Let me apologize for making this The Lunch Table. I admit I'm a late-starter. Chris was already off on a run while I was having a second cup of coffee and a muffin. ... So, here he's put us in the Middle East, which could take up the table all week if we try to sort it out. I'm more of a hawk than Chris, not in an axis of evil way but in a "we have to do something about Hussein's infant nukes, VX poison, and germ warfare" way. It has to be fierce and quick because Iraq, unlike Afghanistan, can retaliate with the substantial arsenal it already has, at least against Israel, if not the United States.
You're right, Chris: We wouldn't have the 15-year-old kid in Cairo or the 25-year-old jobless grad rooting for us in a war with Iraq. But do we have them with us now? Isn't there already a limitless supply of young Arabs willing to kill themselves out of hatred for America, not just hatred for Israel?
In any event, the war talk should stop, given the Washington Post story that we are plum out of the materiel to wage another. Hasn't the Pentagon said the United States is prepared to fight a two-front war? What's happened to that?
The talk got softer last week on Bush's Asian trip, as he backed off his inclusion of North Korea—without actually retracting its membership—in the axis of evil. The Times this morning had a good piece on Bush's verbal gaffes but failed to mention his opening remarks in Japan, where he celebrated the strong alliance between the United States and Japan that has endured for a century and a half. This was scripted, so it must have been a speechwriter, not Bush himself, who forgot Pearl Harbor, but what were they thinking? Could I have heard wrong?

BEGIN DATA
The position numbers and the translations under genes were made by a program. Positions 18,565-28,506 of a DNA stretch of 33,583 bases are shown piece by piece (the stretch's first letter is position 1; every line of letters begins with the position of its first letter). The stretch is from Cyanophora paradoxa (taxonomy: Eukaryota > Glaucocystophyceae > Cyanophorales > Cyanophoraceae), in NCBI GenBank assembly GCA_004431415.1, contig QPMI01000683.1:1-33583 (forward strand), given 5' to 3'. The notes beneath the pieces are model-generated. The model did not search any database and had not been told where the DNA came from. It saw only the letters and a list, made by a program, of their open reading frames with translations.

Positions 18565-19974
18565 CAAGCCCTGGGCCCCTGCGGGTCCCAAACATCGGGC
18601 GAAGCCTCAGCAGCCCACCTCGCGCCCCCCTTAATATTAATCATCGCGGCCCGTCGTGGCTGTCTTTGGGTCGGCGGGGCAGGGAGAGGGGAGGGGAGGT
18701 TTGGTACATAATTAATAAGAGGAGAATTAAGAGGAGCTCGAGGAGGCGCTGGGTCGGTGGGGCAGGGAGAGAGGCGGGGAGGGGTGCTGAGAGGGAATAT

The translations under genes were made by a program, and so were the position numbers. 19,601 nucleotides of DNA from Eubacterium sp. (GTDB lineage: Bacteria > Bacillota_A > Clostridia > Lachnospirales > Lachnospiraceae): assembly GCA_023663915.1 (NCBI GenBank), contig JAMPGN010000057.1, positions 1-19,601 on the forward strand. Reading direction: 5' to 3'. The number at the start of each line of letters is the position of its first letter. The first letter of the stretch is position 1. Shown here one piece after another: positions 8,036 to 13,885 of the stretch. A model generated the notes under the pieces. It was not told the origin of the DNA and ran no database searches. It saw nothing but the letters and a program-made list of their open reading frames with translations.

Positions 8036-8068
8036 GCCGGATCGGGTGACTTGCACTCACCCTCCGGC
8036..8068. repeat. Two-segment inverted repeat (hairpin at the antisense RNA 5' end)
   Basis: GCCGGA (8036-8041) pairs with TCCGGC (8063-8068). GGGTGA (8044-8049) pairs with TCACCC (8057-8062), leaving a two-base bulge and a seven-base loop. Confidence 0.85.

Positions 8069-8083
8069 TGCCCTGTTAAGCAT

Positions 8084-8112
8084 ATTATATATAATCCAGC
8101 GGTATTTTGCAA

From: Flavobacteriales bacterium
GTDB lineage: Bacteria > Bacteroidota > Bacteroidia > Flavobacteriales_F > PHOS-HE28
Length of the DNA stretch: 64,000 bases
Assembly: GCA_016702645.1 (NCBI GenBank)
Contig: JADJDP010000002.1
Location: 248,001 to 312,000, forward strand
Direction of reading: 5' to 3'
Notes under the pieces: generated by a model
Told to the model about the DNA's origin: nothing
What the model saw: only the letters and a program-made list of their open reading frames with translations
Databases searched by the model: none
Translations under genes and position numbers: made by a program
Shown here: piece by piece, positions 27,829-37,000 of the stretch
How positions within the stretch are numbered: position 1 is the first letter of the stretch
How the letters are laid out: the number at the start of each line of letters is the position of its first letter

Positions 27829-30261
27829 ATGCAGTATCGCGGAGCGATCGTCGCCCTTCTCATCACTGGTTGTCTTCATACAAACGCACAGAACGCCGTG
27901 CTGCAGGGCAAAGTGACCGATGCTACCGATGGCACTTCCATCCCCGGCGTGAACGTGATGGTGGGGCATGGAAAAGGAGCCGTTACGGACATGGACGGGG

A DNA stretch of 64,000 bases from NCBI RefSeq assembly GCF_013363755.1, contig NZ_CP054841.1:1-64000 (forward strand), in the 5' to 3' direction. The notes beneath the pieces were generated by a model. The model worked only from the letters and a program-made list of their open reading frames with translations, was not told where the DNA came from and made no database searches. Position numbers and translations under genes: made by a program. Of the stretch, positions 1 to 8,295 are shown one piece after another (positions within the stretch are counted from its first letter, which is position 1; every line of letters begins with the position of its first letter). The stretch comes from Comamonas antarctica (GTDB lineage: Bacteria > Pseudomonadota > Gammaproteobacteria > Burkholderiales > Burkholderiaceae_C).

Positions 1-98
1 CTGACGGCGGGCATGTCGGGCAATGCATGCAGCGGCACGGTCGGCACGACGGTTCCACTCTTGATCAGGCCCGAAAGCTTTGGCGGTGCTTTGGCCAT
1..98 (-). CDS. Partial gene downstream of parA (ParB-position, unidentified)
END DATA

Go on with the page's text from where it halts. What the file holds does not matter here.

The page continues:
To get back home, did you see John Q., one of the most overly hysterical films ever made? Yet it brings you along on its rant. A better movie, As Good as It Gets, was much more subtle on the same issue when Helen Hunt's asthmamatic son finally gets to see a private doctor, thanks to Jack Nicholson, who schedules tests and treatments that dramatically improve the boy's health. Without being cued to do so, the audience cheered when Hunt turns to her mother and says "that damn HMO." Anyway, what people need to get health care under the current Byzantine system most of us find ourselves in is a lawyer, not a gun. Odd that the issue has fallen off the political radar screen.
My favorite factoid from today's paper is that Yasser Arafat has to ask Ariel Sharon personally for permission to leave Ramallah, grounded like a teen-ager. By the way, C-SPAN must be showing your book party again, in kind of an endless weekend loop, it seems. I got several more complaints from those who didn't get their invitations (anthrax ate them, I swear). As much as anyone (aside from the author), Brian Lamb should be thanked for getting Now, Let Me Tell You What I Really Think on the best-seller list. Will you have my book party?
Margaret Carlson is a columnist for Time magazine. She also appears on Inside Politics and Capital Gang.